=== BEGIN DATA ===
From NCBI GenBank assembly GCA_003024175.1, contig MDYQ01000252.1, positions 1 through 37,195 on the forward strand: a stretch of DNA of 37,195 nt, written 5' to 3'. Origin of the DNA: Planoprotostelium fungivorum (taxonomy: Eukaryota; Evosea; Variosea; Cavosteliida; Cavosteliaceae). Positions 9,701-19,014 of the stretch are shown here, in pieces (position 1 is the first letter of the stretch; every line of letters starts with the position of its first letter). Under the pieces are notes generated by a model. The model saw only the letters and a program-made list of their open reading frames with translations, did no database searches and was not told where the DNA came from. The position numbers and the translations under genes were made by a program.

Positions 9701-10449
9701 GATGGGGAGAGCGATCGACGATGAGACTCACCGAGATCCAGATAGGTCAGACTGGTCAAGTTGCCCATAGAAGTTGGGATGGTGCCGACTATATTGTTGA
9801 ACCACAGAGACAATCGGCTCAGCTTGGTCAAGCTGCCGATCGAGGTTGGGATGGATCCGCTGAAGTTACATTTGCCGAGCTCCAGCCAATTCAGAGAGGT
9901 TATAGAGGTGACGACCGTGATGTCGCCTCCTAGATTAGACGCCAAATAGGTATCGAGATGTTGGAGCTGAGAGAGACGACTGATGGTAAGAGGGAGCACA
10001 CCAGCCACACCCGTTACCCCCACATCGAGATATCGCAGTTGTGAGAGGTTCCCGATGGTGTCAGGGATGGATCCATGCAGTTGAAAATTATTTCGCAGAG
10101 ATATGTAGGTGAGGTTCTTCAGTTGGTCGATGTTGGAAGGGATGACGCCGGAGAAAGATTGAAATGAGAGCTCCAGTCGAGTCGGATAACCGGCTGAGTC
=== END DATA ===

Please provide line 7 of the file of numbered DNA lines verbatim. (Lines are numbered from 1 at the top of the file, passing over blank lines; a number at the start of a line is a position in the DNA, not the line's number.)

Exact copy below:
10101 ATATGTAGGTGAGGTTCTTCAGTTGGTCGATGTTGGAAGGGATGACGCCGGAGAAAGATTGAAATGAGAGCTCCAGTCGAGTCGGATAACCGGCTGAGTC